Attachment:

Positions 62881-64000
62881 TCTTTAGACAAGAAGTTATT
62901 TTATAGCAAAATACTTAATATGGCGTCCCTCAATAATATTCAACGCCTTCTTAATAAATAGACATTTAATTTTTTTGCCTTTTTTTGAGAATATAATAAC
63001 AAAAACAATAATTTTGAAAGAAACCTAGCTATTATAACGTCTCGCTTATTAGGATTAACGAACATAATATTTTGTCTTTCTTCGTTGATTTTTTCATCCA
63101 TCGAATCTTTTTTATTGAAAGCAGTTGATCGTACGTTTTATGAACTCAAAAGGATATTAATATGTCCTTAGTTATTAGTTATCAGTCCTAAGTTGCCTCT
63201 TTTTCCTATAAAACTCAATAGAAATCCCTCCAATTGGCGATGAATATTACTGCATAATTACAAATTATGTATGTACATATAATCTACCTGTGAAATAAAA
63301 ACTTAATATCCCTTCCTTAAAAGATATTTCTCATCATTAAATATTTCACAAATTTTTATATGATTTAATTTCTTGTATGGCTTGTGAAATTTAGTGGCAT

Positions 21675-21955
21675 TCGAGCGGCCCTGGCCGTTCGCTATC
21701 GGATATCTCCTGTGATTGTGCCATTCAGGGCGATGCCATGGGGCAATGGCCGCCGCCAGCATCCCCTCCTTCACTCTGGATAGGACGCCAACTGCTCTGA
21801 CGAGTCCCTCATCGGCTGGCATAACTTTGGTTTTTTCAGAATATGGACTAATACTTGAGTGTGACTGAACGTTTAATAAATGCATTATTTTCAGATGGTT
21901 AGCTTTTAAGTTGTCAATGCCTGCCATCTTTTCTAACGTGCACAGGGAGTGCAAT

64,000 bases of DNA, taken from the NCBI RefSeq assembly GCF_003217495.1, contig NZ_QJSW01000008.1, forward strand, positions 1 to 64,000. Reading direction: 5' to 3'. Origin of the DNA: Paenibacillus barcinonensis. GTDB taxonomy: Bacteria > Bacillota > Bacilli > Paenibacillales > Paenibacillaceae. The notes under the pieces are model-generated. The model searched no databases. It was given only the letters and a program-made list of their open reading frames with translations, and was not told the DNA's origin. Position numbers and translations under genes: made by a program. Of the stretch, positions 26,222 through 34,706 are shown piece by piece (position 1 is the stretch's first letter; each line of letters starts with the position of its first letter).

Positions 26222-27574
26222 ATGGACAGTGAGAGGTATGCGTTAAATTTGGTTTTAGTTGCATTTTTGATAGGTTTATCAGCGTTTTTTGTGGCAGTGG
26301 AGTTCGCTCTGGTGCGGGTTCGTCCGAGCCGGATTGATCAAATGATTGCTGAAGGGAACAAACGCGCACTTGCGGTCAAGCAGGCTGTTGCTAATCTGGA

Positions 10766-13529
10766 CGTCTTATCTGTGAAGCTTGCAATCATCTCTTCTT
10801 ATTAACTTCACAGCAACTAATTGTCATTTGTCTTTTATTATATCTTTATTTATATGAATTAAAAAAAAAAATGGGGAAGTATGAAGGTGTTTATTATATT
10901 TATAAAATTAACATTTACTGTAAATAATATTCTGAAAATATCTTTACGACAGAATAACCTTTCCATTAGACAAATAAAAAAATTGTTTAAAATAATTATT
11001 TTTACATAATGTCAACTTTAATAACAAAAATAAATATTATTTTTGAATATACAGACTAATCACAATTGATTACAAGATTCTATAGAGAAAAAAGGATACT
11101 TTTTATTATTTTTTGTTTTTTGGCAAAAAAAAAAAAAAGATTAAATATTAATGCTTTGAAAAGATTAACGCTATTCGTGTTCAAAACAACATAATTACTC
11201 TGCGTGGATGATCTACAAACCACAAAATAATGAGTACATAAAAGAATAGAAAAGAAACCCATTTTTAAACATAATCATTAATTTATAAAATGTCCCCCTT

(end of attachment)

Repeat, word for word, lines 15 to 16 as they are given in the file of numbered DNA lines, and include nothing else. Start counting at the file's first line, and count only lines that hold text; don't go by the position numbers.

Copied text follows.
26222 ATGGACAGTGAGAGGTATGCGTTAAATTTGGTTTTAGTTGCATTTTTGATAGGTTTATCAGCGTTTTTTGTGGCAGTGG
26301 AGTTCGCTCTGGTGCGGGTTCGTCCGAGCCGGATTGATCAAATGATTGCTGAAGGGAACAAACGCGCACTTGCGGTCAAGCAGGCTGTTGCTAATCTGGA